The Philippine government views inclusive growth as sustained growth that “creates jobs, draws the majority into the economic and social mainstream, and continuously reduces mass poverty” and that is rapid enough to matter (GOP 2011). In pursuing a development strategy that revolves around this goal, the government is currently implementing a development plan with the following key features: massive infrastructure investments, higher governance standards, human development and direct poverty relief, and employment generation.
The immediately visible manifestations of the elusiveness of inclusive growth in the Philippines are low economic growth, weak employment generation, and persistently high poverty and inequality. The average annual gross domestic product (GDP) growth rate of the Philippines from 1998 to 2011 is 4.52 percent and GDP per capita currently stands at PhP61,738 or USD1,425. Unemployment has not significantly dropped from the 7 to 7.5 percent range for the last five years. More than a quarter of the population remains poor and past poverty reduction programs seem to have had little impact. The poverty incidence of the population in 1991 was 33.1 percent. As of the latest Family Income and Expenditure Survey in 2009, it was still high at 26.5 percent and this translates to more than 23 million Filipinos mired in poverty.
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Network of East Asian Think-Tanks

The Network of East Asian Think-tanks

Officially recognized at the “10+3" summit meeting, Network of East Asian Think-tanks (NEAT) is a mechanism for research and academic exchange, and a platform for the second-track diplomacy in the regional cooperation among “10+3" countries in East Asia. It aims at integrating the research resources in East Asia, promoting the academic exchanges and providing intellectual support for East Asian cooperation. To be more specific, by establishing a network among East Asian think-tanks, governments and enterprises and promoting the interaction of these three circles, it intends to study the key issues related to East Asian cooperation, work out strategic ideas and concrete policy suggestions for the regional integration and submit research reports to the “10+3" summit meeting.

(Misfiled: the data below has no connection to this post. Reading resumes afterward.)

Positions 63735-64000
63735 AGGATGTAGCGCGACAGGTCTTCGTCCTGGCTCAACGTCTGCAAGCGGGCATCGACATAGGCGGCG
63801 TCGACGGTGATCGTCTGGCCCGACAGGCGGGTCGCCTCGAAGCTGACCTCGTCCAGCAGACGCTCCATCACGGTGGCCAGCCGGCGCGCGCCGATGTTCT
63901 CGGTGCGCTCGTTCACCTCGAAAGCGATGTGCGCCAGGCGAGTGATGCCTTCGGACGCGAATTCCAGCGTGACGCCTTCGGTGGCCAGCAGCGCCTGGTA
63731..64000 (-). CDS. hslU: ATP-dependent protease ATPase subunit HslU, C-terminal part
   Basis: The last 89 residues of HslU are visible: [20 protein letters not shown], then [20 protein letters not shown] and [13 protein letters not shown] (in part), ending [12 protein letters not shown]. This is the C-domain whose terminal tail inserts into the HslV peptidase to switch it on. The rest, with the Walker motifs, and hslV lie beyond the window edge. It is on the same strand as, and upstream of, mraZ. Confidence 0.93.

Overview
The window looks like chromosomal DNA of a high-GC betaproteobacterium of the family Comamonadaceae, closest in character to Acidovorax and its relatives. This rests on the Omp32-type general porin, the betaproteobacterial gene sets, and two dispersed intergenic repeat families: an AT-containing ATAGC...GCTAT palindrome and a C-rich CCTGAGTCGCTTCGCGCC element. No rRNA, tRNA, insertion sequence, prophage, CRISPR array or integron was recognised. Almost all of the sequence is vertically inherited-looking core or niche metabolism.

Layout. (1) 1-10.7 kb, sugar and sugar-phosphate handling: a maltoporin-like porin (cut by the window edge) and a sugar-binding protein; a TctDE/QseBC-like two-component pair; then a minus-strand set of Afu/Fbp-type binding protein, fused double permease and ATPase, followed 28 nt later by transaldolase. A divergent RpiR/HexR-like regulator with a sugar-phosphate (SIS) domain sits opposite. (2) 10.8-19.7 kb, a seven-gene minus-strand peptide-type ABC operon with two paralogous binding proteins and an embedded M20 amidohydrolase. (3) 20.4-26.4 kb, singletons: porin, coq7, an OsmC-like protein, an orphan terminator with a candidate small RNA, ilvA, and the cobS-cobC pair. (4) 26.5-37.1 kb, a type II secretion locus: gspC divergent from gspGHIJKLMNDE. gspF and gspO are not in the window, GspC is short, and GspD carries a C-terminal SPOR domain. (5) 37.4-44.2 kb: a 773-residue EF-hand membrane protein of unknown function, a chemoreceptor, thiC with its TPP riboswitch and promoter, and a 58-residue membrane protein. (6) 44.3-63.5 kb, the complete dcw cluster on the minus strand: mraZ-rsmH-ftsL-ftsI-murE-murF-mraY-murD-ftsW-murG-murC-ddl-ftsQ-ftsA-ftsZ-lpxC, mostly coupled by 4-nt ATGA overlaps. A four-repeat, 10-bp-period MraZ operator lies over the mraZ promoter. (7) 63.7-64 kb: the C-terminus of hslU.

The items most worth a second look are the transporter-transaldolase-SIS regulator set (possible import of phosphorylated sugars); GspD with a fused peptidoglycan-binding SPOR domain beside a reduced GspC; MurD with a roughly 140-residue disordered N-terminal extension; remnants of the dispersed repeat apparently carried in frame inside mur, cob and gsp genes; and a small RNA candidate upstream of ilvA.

In 2002, East Asian Studies Group (EASG), the second-track in the mechanism of East Asian cooperation, suggested 17 short-term measures to be taken for closer cooperation among East Asian nations, among which was establishing “Network of East Asian Think-tanks" (NEAT) within the framework of “10+3" regional cooperation. The suggestion was adopted at the informal meeting of “10+3"leaders held in Phnom PenhCambodia in September 2002.
The activities of NEAT fall into the following categories: 1) Hold annual conferences of NEAT members to promote exchanges among East Asian think tanks and submit an annual work report to the informal meeting of “10+3" leaders on the basis of the research of the key issues in East Asian integration process; 2) Set up a website of NEAT, bridging the governments with the academic circles, promoting the academic exchanges among scholars about East Asia, and educating the masses in the region; 3) Hold irregular international seminars on East Asian cooperation so as to facilitate the theoretic research on the integration and community building of East Asia and help to shape the theoretic framework, strategies and specific policies conducive to the regional cooperation in East Asia. 4) Cooperate in the research of the key issues in regional cooperation and figure out the solutions.
The founding as well as the first annual conference of NEAT was held in Beijing from September 29 to 30, 2003. There were delegates from the think tanks of all the member states at the conference. The three topics discussed were “Towards East Asian Cooperation", Important Steps Leading to East Asian Cooperation" and “Key Areas in East Asia Cooperation". The conference report was not only published, but also distributed at the “10+3" leaders meeting in 2003.